(4) The object list needs to be refreshed each screen redraw:

        There's a faulty design to the object processor which causes it
        to destroy some fields in the object list's records, meaning the
        object list has to be rebuild each vbl. I'd recommend you
        building the object list once to a primary buffer which is then
        being copied to a second buffer actually used by the OLP (object
        list pointer) during the vbl handler. At least this is the way
        it's being done in doom and the way which seems to work reliable
        - mind you have to swap the pointer before transferring it to
        the OLP register since the OP expects words to in reversed
        order! Rebuilding the list each vbl takes unnecessary time, so
        copying from a pregenerated buffer appears decent to me unless
        you have to handle a dynamic list. Using the BLITTER for copying
        seems ridiculous too unless you got to maintain very large
        sprite lists for instance.

        The list should go on here but this is what I've come to find
        the most sneaky situations to cause any problems at all. Please
        also take care of the fact that the pipeline is designed in a
        way to execute one more instruction after every jump instruction
        so either insert a nop there to be sure or just don't mind the
        next instruction to be executed when it is uncritical, this can
        be nice when optimizing your code, as well. There are some more
        rare situations where a nop must be inserted but these will be
        recognized by madmac usually and it will also warn about those
        (jump or movei after a jump for instance). I'd suggest referring
        to the above jag_v8.pdf document for more information on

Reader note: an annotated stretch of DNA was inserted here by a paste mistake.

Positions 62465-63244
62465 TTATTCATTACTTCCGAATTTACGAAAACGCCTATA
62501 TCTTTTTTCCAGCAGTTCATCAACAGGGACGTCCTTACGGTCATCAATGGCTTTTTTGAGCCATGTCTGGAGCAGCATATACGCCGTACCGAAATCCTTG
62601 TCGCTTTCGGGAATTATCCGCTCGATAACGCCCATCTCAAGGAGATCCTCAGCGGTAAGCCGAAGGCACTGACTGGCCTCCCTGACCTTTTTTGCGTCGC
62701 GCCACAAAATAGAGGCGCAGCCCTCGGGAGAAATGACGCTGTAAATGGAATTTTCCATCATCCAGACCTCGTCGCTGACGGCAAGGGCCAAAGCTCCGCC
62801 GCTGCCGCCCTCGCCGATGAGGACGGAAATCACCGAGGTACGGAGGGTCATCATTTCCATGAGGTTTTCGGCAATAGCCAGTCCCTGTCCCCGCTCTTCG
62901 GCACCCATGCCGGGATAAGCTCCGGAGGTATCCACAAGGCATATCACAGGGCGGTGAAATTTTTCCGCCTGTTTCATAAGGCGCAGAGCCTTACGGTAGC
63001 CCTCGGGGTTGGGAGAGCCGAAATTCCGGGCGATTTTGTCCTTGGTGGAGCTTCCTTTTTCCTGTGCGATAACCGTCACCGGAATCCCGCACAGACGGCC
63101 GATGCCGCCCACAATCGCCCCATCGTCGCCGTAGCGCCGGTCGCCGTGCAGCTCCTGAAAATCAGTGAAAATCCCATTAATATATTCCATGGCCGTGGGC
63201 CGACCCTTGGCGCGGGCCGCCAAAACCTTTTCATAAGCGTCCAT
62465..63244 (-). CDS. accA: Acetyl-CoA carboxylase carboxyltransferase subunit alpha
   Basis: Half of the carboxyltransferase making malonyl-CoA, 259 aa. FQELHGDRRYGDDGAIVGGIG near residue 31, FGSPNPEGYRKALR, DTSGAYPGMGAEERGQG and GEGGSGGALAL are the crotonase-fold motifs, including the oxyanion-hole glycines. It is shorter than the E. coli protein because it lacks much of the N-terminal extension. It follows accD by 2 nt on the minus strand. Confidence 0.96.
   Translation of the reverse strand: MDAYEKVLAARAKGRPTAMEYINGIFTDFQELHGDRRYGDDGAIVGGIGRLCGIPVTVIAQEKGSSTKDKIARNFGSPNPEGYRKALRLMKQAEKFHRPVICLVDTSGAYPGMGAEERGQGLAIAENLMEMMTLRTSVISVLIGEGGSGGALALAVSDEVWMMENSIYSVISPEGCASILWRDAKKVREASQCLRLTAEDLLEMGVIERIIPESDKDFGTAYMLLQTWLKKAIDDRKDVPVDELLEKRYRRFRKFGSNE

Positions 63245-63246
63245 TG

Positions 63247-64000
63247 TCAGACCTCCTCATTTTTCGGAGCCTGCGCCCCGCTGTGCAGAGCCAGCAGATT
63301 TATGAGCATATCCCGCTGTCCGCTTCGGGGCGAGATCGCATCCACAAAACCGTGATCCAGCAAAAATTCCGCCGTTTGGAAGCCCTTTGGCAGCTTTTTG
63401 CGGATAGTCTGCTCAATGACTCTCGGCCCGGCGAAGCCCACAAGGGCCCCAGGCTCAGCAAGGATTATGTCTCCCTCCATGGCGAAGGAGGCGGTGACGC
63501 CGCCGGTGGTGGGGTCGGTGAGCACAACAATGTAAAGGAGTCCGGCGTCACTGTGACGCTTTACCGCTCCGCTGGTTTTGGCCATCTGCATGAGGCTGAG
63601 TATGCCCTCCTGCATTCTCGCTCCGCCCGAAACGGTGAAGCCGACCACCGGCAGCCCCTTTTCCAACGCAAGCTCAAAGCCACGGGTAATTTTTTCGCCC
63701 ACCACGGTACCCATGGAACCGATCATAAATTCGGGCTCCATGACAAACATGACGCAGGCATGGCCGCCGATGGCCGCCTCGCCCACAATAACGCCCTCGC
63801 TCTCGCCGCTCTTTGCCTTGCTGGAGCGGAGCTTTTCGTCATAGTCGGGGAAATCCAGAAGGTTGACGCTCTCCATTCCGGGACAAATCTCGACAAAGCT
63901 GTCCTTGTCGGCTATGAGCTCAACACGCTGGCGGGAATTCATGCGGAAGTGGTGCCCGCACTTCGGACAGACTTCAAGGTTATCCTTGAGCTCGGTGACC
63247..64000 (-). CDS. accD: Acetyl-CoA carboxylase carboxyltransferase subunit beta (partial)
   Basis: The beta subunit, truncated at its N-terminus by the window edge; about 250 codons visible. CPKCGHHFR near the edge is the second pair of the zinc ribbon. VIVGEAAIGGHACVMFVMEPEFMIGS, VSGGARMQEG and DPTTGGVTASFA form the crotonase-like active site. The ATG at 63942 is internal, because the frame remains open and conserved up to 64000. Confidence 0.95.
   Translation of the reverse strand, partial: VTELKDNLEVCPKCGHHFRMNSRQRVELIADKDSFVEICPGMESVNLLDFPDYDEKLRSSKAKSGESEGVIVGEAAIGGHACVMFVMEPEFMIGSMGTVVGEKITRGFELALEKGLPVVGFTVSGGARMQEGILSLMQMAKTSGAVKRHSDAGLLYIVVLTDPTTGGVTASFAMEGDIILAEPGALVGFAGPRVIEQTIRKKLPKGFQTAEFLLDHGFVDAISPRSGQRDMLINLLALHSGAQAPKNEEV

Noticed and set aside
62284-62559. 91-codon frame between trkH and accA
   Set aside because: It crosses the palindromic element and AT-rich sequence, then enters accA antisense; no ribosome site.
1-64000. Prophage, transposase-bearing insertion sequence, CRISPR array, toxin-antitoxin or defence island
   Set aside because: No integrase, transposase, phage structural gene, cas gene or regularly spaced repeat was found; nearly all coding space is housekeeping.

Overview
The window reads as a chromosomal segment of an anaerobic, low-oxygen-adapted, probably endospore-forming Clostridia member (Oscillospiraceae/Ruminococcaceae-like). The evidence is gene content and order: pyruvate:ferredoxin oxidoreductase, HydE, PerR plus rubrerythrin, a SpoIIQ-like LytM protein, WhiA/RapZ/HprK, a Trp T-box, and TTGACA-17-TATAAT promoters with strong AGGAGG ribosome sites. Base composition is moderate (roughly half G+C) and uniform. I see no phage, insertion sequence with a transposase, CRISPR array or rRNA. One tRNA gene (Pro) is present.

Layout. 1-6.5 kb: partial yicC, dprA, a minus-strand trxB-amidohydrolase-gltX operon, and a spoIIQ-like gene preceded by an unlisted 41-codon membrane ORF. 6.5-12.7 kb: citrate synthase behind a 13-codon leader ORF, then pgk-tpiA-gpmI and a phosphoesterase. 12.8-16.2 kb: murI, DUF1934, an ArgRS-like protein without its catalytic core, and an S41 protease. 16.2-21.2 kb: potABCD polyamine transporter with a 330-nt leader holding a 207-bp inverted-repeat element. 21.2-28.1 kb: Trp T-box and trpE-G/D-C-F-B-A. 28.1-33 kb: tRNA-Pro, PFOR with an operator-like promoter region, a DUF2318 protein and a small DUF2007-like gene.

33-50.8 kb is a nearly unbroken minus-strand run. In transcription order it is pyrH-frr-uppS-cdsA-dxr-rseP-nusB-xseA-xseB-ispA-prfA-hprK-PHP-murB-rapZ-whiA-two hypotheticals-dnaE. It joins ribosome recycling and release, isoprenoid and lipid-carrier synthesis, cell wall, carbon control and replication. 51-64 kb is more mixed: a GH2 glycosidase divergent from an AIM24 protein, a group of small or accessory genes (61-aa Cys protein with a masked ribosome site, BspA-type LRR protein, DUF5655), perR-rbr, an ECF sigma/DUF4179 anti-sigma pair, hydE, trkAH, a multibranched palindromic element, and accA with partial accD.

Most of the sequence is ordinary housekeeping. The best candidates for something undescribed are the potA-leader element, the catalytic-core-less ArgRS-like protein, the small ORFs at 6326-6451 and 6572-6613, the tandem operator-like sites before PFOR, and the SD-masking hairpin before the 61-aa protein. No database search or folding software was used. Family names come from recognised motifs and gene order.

hardware and software bugs in the Jaguar.

        another general rule not only when it comes to optimizing your
        code should be refraining from external (DRAM) loads/stores when
        ever possible as they tend to be a lot slower than internal
        reads/writes in GPU/DSP RAM. this is the main reason for texture
        mapping being noticeably slower than Gouraud shading which
        doesn't require an additional source read in DRAM by the
        BLITTER, because unfortunately the GPU RAM is far too small to
        hold any reasonably sized textures. But behold, it's still much
        faster then one might expect according to some peoples' annoying
        rumours about the Jaguar's creepingly slow texture mapping when
        implemented in a smart pipelined method, just take a look at
        games like Iron Soldier or Hover Strike on that matter.

        Before I move on to the starcat dev CD review, I will tell you
        some more about the crossGCC mentioned above. To me it was the
        hell of a deal to set up that chain of tools, but once I found
        out how to do it, GCC ran fine and even recompiled the source
        code to id-soft's DOOM. As it is capable of outputting BSD